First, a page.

How can I protect my baby from Diphtheria?

Diphtheria is preventable with vaccination. The diphtheria vaccine is usually combined with vaccines for tetanus and whooping cough (pertussis). The diphtheria vaccine in combination with other antigens is one of the childhood immunizations that doctors recommend during infancy.

Pertussis

What is Pertussis and how can my baby catch it?

Pertussis (also known as whooping cough) is a highly contagious respiratory infection which can be very serious, especially for newborn babies and young infants.

Pertussis is spread through the air by infectious droplets, so it is easily transmitted by other people coughing or sneezing or being close to a person with the disease. Mothers are the main source of Pertussis infection for newborns.

What would happen if my baby got Pertussis?

Pertussis can cause serious complications in babies and young infants less than 2 months of age. Infants and young children can be distressed and may turn blue due to difficulty in breathing.

What are the ways to protect my newborn from Pertussis?

Pertussis can be prevented by vaccinating the infant. Other strategies to prevent Pertussis in young infants includes vaccination of mothers, family members and close contacts. Other measures include isolation from the infected person. Please contact your doctor for more details.

Tetanus

What is Tetanus and how can my baby catch it?

Tetanus is an acute, often fatal disease caused by the bacterium Clostridium tetani. it is characterized by general rigidity and spasms of skeletal muscles.

The muscle stiffness usually involves the jaw (lockjaw) and neck and then may spread to the entire body.

The bacteria spores are usually found in soil, dust and manure and enter the body through breaks in the skin - usually cuts or puncture wounds caused by contaminated objects.

What would happen if my baby got Tetanus?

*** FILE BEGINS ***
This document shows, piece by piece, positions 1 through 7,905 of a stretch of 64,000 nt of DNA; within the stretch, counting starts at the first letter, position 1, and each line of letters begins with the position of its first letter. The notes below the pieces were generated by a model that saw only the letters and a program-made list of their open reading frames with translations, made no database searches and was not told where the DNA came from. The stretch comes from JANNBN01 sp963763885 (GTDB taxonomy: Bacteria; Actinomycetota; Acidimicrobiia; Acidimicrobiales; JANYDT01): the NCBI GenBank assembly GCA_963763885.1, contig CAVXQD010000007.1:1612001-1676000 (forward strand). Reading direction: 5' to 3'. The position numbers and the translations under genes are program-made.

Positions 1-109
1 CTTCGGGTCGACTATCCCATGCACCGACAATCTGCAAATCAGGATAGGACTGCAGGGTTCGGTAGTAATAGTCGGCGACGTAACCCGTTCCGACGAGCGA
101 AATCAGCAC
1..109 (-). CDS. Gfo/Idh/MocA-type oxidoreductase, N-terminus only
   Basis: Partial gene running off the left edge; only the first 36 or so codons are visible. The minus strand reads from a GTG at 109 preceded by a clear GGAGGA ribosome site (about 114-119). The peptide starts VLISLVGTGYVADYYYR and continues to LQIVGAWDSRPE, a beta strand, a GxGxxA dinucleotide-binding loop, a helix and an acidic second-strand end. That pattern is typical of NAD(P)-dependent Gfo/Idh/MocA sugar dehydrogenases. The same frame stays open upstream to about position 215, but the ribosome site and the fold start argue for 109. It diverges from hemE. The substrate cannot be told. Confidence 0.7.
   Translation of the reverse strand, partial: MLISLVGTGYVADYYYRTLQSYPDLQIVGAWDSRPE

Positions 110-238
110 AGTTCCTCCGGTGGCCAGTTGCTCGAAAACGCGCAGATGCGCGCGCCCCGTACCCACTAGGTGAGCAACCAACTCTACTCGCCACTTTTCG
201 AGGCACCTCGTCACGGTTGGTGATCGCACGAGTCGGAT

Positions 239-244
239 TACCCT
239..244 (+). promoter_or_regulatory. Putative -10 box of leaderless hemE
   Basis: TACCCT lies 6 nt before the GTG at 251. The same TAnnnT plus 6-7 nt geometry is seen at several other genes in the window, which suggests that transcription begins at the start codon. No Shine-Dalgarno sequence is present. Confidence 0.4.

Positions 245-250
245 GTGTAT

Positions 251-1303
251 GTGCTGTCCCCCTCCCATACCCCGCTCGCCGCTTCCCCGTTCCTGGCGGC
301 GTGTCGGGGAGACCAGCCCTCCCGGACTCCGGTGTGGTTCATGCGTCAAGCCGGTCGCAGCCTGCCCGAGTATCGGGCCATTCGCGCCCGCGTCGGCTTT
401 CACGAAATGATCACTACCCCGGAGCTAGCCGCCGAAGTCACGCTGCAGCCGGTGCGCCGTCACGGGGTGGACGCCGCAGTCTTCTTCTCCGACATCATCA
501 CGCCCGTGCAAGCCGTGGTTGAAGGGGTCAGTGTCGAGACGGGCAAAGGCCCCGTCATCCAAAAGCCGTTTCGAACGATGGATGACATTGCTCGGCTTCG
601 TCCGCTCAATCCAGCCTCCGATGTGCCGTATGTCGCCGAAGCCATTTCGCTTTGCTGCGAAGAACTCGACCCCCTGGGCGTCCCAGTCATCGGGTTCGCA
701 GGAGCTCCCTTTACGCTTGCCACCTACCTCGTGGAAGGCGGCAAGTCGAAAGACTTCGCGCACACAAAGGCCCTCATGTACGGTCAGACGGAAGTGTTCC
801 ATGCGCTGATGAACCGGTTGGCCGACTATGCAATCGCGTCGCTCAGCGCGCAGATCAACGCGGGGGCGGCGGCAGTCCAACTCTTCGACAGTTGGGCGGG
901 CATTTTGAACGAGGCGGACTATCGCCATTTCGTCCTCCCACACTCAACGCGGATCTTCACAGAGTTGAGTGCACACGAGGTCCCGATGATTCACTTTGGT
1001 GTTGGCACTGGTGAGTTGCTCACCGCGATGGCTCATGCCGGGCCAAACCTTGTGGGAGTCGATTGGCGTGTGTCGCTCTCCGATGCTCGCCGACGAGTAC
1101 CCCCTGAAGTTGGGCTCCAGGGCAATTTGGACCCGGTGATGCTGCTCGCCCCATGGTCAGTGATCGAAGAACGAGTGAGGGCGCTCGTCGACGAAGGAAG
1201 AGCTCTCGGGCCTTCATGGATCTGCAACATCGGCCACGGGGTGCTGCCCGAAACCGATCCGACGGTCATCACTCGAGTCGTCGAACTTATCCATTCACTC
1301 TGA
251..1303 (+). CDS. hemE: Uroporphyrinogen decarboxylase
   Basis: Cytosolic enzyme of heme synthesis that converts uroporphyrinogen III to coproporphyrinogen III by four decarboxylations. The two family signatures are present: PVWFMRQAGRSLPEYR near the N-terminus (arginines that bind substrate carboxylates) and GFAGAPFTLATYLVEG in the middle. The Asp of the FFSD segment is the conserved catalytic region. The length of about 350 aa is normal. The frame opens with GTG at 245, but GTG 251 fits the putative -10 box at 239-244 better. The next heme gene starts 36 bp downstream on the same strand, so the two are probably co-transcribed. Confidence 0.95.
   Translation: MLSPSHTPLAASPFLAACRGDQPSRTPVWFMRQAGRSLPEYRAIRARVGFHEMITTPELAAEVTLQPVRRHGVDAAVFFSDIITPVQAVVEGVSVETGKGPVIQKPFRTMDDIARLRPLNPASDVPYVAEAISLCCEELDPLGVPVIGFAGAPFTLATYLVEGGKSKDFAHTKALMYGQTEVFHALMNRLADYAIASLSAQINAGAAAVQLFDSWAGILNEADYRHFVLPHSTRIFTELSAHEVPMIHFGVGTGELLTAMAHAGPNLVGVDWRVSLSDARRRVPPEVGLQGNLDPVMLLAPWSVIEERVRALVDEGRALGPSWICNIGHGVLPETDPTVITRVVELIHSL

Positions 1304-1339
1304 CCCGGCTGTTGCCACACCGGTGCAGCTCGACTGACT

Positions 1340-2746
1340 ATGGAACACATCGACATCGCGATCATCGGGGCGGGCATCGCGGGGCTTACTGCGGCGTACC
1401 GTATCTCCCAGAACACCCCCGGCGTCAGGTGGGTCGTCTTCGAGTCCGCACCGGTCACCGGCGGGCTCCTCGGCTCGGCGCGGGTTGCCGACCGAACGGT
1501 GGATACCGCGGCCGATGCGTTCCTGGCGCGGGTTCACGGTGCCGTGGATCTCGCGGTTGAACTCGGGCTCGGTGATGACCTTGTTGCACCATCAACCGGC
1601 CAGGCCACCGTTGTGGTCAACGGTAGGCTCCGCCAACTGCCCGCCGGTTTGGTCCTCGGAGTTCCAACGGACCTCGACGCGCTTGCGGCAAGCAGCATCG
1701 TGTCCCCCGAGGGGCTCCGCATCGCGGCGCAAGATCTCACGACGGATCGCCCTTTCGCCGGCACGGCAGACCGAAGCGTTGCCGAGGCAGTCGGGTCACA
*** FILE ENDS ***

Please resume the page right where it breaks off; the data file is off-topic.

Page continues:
In neonatal tetanus, symptoms include muscle spasms, which are often preceded by the newborn’s inability to suck or breastfeed and excessive crying.

In older children and adults, it can lead to cramping of jaw, painful tightening of muscles and seizures. This can lead to complications like broken bones, breathing difficulty, spasm in the vocal cords.

What are the ways to protect my newborn from Tetanus?

CDC recommends vaccination, good wound care, and maintenance to help prevent tetanus infection. Doctors can also use a medicine to help prevent tetanus in cases where someone is seriously hurt and has not been vaccinated for Tetanus.

Haemophilus Influenzae Type b (Hib)

What is Haemophilus Influenza Type b?

Haemophilus Influenza Type b is bacteria that can lead to various invasive diseases, ranging from mild to serious. Some of the common conditions that a Hib infection can lead to are:
• Ear infections
• Bronchitis (bronchial tube lining inflammation causing cough, shortness of breath, etc.)

Bacterial meningitis (inflammation of protective membranes of spinal cord and brain).Pneumonia
Brain damage
Blood, joints, or bone infections

When should a child receive Haemophilus Influenza Type b (Hib) Vaccination?

The vaccination schedule for Hib varies as per the age of the child. Less than 6 months: 3 primary (at least 1 month apart) and 1 booster at 16-18 months.

6 -12 months: 2 primary (at least 1 month apart) and 1 booster at 16-18 months.

12-15 months: 1 dose followed by a booster at 16-18 months.

15 months – 5 years: 1 dose may suffice.